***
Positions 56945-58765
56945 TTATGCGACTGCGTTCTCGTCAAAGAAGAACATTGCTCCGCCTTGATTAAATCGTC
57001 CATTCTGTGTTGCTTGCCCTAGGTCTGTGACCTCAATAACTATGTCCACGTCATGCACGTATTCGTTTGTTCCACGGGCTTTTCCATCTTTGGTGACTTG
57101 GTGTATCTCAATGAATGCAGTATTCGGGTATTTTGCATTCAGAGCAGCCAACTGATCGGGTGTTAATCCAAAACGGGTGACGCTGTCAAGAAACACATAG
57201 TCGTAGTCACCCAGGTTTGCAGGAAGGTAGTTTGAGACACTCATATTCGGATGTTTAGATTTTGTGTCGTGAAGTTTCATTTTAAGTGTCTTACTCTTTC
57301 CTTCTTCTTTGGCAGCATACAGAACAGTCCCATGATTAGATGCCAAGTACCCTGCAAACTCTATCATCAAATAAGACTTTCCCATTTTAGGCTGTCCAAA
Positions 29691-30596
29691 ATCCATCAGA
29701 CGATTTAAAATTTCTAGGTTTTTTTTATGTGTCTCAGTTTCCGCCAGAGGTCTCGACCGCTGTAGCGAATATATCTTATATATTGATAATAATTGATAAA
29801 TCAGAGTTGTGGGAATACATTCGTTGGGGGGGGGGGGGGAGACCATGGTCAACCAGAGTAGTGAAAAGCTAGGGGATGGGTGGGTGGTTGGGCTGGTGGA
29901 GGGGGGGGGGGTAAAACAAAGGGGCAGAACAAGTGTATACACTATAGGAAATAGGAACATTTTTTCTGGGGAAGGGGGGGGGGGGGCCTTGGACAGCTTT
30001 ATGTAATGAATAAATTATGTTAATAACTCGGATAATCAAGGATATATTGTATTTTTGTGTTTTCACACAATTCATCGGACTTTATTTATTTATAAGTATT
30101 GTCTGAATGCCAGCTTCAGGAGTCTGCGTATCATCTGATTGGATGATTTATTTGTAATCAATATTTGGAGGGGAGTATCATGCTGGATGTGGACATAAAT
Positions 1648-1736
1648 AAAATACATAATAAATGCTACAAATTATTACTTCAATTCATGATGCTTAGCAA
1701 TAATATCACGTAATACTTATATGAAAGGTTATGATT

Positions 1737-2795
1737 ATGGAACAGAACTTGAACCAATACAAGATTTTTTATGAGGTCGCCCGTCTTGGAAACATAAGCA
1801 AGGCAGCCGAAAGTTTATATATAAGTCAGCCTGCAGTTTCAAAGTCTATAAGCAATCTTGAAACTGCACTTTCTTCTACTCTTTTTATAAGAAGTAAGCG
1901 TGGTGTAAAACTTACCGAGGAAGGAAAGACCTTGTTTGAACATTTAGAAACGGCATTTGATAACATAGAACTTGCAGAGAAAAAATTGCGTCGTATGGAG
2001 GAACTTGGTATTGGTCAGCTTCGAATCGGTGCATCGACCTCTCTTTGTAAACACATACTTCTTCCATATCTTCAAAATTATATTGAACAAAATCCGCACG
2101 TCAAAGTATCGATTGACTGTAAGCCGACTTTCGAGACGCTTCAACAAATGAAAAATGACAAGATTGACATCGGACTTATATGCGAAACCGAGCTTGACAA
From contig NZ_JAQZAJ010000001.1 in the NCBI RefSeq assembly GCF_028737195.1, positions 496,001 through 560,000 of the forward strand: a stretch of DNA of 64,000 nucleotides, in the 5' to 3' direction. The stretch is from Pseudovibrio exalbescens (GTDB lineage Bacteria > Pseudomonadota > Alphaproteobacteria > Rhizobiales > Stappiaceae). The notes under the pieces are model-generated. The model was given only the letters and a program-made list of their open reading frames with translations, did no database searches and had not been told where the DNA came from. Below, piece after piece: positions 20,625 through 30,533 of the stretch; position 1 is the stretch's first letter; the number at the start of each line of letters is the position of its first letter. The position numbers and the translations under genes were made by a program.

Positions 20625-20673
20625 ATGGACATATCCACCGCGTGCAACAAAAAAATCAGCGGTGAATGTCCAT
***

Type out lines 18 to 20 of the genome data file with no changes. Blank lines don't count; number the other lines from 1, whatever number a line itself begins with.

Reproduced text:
1737 ATGGAACAGAACTTGAACCAATACAAGATTTTTTATGAGGTCGCCCGTCTTGGAAACATAAGCA
1801 AGGCAGCCGAAAGTTTATATATAAGTCAGCCTGCAGTTTCAAAGTCTATAAGCAATCTTGAAACTGCACTTTCTTCTACTCTTTTTATAAGAAGTAAGCG
1901 TGGTGTAAAACTTACCGAGGAAGGAAAGACCTTGTTTGAACATTTAGAAACGGCATTTGATAACATAGAACTTGCAGAGAAAAAATTGCGTCGTATGGAG